By now, any travel brand with a digital marketing strategy in place will have some role for Facebook in its overarching approach. And while we know organic reach is nowhere near where it once was, this doesn’t mean travel brands ought to forget Facebook outright.
I know, the title of this post is not original. In fact, I thought we had laid that debate to rest a while back, in 2010 or 2011, perhaps. But here we are in 2015, and I find it fascinating to see how many brands still don’t “get it” when it comes to social media.
Together with Facebook, consulting firm Deloitte recently conducted a poll with 10,400 travelers who are also avid social media users, seeking to identify key ways in which travel brands can improve their performance on social media. Or rather, how focus needs to evolve from social media to a broader, more holistic digital marketing approach.
Did you know the mobile travel audience spends on average 35% of their time looking for travel content on smartphones or tablets? And if you think mobile travelers represent only a small fraction on the travel industry, think again! According to the most recent Consumer Travel Report, mobile travel gross bookings represented 5% of the total travel market in 2014 and should rise up to 7% in 2015. But not all mobile travel is built the same: according to Travel Weekly, mobile bookings accounted for 20% of hotel sales on OTAs last year.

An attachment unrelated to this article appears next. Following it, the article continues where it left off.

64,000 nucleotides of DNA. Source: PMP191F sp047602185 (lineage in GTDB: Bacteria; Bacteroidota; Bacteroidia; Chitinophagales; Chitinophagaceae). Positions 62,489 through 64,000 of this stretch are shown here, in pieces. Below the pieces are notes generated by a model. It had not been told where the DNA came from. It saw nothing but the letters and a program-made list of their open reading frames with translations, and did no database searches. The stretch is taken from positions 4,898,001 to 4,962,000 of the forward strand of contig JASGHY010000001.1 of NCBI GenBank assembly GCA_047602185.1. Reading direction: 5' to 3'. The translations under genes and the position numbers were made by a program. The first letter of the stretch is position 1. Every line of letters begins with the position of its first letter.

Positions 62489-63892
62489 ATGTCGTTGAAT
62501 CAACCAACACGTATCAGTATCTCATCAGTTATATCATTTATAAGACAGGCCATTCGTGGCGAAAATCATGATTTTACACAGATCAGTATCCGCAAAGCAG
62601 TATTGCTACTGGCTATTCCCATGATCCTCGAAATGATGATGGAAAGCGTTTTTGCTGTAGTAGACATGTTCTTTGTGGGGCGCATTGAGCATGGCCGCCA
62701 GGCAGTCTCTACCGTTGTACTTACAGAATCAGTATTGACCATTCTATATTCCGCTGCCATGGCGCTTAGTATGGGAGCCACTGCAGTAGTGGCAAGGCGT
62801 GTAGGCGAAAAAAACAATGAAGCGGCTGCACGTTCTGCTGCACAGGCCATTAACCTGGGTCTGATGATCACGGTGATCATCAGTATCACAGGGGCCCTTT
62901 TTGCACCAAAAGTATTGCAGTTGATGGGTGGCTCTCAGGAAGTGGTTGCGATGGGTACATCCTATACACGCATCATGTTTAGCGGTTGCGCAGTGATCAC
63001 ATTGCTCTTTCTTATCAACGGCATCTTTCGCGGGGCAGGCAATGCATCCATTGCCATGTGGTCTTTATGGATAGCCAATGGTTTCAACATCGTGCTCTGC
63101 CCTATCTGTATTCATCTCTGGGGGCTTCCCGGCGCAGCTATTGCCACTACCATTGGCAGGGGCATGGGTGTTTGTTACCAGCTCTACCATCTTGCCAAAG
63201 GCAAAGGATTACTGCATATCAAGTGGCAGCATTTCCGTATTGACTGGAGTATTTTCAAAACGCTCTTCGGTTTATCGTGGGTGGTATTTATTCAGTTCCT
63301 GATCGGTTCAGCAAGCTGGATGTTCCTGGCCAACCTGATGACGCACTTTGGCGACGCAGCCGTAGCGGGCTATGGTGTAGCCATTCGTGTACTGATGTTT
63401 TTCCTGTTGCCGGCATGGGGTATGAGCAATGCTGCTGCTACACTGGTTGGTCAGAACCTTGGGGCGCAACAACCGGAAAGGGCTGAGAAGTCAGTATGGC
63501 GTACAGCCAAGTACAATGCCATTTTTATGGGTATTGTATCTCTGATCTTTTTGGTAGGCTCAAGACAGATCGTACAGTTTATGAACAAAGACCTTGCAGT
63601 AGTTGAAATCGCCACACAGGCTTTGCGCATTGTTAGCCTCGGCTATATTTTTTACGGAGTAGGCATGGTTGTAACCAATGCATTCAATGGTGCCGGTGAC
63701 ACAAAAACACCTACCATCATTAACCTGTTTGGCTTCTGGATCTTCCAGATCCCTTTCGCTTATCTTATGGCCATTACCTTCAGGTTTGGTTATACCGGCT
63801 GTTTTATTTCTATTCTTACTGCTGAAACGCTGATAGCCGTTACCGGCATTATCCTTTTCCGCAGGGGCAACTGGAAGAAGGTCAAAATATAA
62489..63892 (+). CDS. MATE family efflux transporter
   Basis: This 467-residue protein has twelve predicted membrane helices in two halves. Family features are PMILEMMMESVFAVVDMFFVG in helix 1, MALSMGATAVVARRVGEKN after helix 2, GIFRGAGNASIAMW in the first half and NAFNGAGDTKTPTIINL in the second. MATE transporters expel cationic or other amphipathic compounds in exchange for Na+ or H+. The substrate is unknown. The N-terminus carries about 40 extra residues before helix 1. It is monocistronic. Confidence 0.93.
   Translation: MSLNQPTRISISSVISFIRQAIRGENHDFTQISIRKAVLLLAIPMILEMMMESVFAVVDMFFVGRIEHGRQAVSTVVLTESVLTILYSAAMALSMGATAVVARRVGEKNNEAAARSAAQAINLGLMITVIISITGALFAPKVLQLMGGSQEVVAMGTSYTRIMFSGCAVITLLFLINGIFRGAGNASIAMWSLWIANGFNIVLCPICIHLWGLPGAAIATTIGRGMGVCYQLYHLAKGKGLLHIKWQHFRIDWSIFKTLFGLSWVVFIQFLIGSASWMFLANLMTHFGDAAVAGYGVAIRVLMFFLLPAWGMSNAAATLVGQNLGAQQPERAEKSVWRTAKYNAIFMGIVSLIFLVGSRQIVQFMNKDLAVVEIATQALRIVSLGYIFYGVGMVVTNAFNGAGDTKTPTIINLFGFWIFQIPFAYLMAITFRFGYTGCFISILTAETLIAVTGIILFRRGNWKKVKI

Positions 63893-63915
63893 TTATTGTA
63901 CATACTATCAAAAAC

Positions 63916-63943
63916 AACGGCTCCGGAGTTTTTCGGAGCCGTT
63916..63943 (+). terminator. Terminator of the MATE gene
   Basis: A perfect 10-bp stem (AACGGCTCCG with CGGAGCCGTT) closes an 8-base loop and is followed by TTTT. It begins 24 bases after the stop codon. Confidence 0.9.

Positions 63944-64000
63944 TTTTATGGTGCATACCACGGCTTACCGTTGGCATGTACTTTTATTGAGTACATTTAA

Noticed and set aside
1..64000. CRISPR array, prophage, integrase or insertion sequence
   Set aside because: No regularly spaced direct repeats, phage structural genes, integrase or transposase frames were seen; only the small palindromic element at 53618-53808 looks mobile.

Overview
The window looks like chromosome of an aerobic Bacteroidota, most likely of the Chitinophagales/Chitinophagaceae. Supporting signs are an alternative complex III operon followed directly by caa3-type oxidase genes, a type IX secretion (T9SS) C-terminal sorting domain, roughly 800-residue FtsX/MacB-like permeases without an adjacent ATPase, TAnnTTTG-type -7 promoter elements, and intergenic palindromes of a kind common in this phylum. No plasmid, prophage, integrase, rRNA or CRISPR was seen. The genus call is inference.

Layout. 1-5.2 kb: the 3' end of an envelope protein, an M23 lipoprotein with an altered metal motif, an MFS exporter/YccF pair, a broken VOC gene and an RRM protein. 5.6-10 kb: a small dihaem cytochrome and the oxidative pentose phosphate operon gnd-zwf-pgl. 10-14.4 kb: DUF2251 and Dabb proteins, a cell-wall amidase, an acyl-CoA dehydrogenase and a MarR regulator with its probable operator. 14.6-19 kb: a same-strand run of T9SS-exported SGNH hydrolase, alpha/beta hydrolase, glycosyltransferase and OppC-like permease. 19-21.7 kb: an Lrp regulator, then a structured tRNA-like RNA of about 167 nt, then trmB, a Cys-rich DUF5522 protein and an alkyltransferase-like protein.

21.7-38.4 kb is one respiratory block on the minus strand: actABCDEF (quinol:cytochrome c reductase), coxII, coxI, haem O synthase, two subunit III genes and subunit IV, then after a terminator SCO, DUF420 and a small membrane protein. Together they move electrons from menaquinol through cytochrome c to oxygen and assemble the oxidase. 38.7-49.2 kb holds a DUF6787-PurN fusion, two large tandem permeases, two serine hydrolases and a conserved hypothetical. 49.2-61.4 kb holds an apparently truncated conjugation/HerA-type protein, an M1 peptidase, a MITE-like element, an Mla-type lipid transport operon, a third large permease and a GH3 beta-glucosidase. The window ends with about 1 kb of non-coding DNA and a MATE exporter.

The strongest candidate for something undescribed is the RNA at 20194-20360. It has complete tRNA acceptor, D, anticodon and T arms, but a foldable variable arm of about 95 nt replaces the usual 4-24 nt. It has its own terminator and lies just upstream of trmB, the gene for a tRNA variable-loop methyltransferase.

In many ways, 2015 should be the year when video marketing makes giant strides in the travel and hospitality vertical. We can also expect social and mobile to become more mainstream. A new study conducted by PhoCusWright for Expedia Media Solutions shows the travel advertising landscape is shifting accordingly, with three noticeable trends in tow.
Americans have places to go and people to see. Whether for leisure, business or bleisure (yes, bleisure is a thing), travelers are estimated to increase mobile bookings by over 1,000% from 2011. And with users spending approximately 60% of their social media time on mobile devices, this potential technical convergence provides brands with a chance to use consumer trends to create their own success stories.
I have written a few times about the unfortunate downfall of Canadian tourism in the past decade. Back in 2002, Canada was #7 on the list of most popular destinations for international travelers. It’s been a continuous decline ever since and we can expect to be out of the top 20 for 2014.